Clinical disease among patients heterozygous for familial mediterranean fever

Authors

  • Dina Marek-Yagel,

    1. Danek Gertner Institute of Human Genetics, Sheba Medical Center, Tel Hashomer, Israel, and Sackler School of Medicine, Tel Aviv University, Ramat Aviv, Israel
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    • Ms Marek-Yagel and Dr. Berkun contributed equally to this work.

  • Yackov Berkun,

    1. Safra Children's Hospital, Sheba Medical Center, Tel Hashomer, Israel, and Sackler School of Medicine, Tel Aviv University, Ramat Aviv, Israel
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    • Ms Marek-Yagel and Dr. Berkun contributed equally to this work.

  • Shai Padeh,

    1. Safra Children's Hospital, Sheba Medical Center, Tel Hashomer, Israel, and Sackler School of Medicine, Tel Aviv University, Ramat Aviv, Israel
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  • Almogit Abu,

    1. Danek Gertner Institute of Human Genetics, Sheba Medical Center, Tel Hashomer, Israel, and Sackler School of Medicine, Tel Aviv University, Ramat Aviv, Israel
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  • Haike Reznik-Wolf,

    1. Danek Gertner Institute of Human Genetics, Sheba Medical Center, Tel Hashomer, Israel, and Sackler School of Medicine, Tel Aviv University, Ramat Aviv, Israel
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  • Avi Livneh,

    1. Heller Institute of Medical Sciences, Sheba Medical Center, Tel Hashomer, Israel, and Sackler School of Medicine, Tel Aviv University, Ramat Aviv, Israel
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  • Mordechai Pras,

    1. Heller Institute of Medical Sciences, Sheba Medical Center, Tel Hashomer, Israel, and Sackler School of Medicine, Tel Aviv University, Ramat Aviv, Israel
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  • Elon Pras

    Corresponding author
    1. Danek Gertner Institute of Human Genetics, Sheba Medical Center, Tel Hashomer, Israel, and Sackler School of Medicine, Tel Aviv University, Ramat Aviv, Israel
    • Institute of Human Genetics, Sheba Medical Center, Tel Hashomer 52621, Israel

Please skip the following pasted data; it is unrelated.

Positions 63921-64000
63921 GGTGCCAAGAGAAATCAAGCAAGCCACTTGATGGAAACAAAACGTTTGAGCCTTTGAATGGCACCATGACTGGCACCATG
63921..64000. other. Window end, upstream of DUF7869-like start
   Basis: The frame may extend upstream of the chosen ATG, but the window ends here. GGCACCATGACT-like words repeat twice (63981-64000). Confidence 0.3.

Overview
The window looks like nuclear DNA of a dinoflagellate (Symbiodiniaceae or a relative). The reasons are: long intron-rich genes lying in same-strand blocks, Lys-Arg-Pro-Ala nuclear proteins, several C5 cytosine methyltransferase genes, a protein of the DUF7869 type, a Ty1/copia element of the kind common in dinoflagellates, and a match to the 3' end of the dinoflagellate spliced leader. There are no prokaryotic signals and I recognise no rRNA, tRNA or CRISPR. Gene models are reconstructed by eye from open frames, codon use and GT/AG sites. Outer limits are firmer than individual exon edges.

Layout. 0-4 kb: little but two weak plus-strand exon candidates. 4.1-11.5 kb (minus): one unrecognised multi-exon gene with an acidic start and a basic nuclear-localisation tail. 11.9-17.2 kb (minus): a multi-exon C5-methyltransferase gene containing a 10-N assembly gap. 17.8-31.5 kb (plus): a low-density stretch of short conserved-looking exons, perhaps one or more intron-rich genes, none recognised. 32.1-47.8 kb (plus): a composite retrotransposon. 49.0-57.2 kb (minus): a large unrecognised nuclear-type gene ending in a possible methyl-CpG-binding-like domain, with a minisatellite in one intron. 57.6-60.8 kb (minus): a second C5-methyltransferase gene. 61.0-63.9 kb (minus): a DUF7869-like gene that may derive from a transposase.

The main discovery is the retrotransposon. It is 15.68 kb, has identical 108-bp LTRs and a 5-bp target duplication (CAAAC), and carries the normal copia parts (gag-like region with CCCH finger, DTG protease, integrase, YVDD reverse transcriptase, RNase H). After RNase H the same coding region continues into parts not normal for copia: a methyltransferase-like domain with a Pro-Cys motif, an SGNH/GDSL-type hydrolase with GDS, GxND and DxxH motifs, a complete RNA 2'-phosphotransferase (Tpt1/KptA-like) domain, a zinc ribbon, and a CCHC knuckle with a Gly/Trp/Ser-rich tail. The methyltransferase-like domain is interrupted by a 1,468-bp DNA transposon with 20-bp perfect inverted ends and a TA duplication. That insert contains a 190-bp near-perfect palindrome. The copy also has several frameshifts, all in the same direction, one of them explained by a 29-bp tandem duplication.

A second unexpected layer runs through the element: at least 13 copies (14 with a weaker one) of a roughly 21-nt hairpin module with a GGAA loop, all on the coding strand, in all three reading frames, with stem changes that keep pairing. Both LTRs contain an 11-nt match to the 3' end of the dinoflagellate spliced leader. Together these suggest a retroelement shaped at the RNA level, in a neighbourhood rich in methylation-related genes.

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  • Presented by Ms Marek-Yagel in partial fulfillment of the requirements for a PhD degree, Tel Aviv University, Sackler School of Medicine, Tel Aviv, Israel.

Abstract

Objective

To define the molecular basis of familial Mediterranean fever (FMF) in patients with only 1 mutation in the MEFV gene.

Methods

Genetic analysis was performed in 20 FMF patients, including full sequencing of complementary DNA (cDNA) samples and multiplex ligation-dependent probe amplification analysis. In patients with first-degree relatives with FMF, haplotype analysis was also performed.

Results

A second mutation was found in 2 patients. In the other 18 patients, we could not identify additional mutations, large genomic deletions, or duplications. Analysis of single-nucleotide polymorphisms along the cDNA ruled out a lack of expression of 1 of the alleles. In 2 of the 3 families in which more than 1 sibling had FMF, we showed that the affected siblings inherited a different MEFV allele from the parent who did not have the MEFV mutation.

Conclusion

These findings are highly consistent with the existence of a clinical phenotype among some patients who are heterozygous for FMF and could explain the vertical transmission in some families. A single mutation in the MEFV gene may be much more common than was previously thought and may include up to 25% of patients who are diagnosed as having FMF.

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